What is a Medical Illustrator?

An interest in both medicine and the visual arts might lead you to consider a career as a medical illustrator. Professional medical illustrators have training in both disciplines and that training allows them to create pictures for a variety of media.

Medical illustrators have to be well versed in human or animal anatomy, depending on the types of illustrations they are providing. Their work may be published in medical journals, websites, magazines, or other types of media that promote medical education or healthcare marketing. It’s an interesting and diverse field, and according to the Association of Medical Illustrators (AMI), also a small one, with only about 2,000 professionals currently practicing worldwide.

Types of Work

As mentioned, the types of work that medical illustrators are called on to do vary a good deal. The variety stems from both the diverse kinds of media that might be used to the diverse reasons illustrations are needed. Roughly a third of currently working illustrators are self-employed. They might be drawing for textbooks or journals that offer training for new generations of physicians and vets, providing images for healthcare websites, or creating illustrations for journals that provide advertising for the pharmaceutical industry.

Because the kind of work varies so much, illustrators may sometimes find themselves collaborating with a variety of other professionals such as graphic designers or even film directors. As technology advances, so do the demands for medical illustrations that can creatively capture the attention of medical students or healthcare consumers, providing them with details that help them to learn well or to make informed health decisions.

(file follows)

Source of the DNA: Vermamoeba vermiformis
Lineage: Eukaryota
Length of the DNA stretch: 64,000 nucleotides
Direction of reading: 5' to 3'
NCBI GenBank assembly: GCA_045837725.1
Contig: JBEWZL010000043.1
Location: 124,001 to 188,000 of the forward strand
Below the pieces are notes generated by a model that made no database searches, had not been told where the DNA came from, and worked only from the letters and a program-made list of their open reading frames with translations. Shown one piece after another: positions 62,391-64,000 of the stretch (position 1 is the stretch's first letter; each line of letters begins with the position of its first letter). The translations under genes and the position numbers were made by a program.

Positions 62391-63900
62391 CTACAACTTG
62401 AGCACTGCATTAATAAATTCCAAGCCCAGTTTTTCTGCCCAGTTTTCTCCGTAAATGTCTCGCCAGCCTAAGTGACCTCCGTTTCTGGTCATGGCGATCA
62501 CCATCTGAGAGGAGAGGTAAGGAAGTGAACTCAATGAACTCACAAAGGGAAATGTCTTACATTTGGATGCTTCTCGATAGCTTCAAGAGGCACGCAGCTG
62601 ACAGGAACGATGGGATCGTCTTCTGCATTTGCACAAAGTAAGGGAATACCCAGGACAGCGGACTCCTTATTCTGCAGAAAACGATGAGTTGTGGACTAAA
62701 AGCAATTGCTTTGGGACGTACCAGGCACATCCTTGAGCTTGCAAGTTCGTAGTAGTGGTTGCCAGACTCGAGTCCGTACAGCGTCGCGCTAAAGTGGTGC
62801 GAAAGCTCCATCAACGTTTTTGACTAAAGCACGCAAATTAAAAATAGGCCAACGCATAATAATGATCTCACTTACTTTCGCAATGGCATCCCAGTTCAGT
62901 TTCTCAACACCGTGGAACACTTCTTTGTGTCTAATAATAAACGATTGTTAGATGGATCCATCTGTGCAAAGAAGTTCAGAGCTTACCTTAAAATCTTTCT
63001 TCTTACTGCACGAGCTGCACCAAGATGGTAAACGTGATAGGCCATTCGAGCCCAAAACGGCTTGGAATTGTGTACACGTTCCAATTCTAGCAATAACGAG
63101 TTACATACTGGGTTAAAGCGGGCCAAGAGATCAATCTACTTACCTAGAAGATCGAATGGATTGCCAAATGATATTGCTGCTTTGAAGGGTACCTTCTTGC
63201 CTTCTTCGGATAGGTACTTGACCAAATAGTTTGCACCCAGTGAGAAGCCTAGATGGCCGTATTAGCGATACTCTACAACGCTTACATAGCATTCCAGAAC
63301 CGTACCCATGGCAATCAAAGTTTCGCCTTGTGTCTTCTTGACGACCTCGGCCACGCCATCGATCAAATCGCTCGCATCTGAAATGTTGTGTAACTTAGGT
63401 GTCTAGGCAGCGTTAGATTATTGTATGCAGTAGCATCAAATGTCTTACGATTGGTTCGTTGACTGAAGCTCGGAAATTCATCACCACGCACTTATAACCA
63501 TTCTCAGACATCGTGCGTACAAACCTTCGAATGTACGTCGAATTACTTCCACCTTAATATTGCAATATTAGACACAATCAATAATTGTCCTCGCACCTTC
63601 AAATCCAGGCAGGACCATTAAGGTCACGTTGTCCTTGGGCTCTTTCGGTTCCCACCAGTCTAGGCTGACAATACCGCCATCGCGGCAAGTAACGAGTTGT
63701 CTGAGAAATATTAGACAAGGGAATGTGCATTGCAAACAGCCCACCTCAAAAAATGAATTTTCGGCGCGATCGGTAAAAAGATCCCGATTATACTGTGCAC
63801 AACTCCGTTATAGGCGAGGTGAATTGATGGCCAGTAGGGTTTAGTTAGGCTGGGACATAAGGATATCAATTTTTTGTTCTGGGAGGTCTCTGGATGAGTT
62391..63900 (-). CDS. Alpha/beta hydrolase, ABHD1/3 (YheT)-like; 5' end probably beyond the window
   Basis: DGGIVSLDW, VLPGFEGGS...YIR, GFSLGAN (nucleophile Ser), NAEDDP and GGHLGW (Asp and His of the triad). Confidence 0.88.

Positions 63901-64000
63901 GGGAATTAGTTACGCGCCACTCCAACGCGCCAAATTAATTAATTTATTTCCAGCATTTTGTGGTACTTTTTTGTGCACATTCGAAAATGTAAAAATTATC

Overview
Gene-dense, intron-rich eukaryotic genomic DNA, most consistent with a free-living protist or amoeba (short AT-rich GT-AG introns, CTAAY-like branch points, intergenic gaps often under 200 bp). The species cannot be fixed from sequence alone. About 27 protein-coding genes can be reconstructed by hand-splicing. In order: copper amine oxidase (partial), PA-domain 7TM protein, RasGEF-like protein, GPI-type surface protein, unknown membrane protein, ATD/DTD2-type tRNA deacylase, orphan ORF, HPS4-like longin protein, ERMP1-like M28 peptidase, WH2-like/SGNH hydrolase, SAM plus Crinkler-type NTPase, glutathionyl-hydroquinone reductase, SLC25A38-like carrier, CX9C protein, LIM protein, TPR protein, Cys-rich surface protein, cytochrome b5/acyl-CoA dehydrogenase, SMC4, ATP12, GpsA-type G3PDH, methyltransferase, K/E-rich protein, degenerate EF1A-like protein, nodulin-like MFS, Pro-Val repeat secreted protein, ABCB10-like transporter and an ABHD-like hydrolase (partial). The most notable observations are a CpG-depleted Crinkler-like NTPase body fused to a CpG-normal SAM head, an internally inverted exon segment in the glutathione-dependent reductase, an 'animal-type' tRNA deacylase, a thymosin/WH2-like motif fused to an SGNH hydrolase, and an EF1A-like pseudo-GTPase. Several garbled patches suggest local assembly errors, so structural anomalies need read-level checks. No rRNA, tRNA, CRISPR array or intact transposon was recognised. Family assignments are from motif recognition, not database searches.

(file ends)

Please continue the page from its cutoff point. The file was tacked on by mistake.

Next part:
Training for Illustrators

Medical illustrators need to be trained both in art and in medicine. There are masters degrees available in the field, but right now only four schools are accredited in North America, which means you have to work hard to have a hope of being accepted. Students in these highly sought after schools study drawing, color, computer animation, web design, and other artistic skills, but they also study anatomy, physiology, surgical illustration, and other medical topics (depending on areas in which they want to specialize). Those who have studied medical illustration can work for certification and maintain that certification by taking continuing education courses. Some illustrators also go on to get doctorates in the field, which can be especially helpful if they are working in tandem with medical schools.

As you can see, medical illustration is a fascinating and demanding career choice. Pursuing it can take a great deal of commitment, but the field seems to be growing as the internet and other technological advances open up opportunities for people to learn more about health related issues such as diseases, medicines, and prosthetics.

If you are interested in learning more, it can be a good idea to start at the website of the Association of Medical Illustrators (AMI). In addition to providing information about how to become a medical illustrator, they also provide award winning samples of medical illustration that can give you a good idea of the types of work being done in the field today.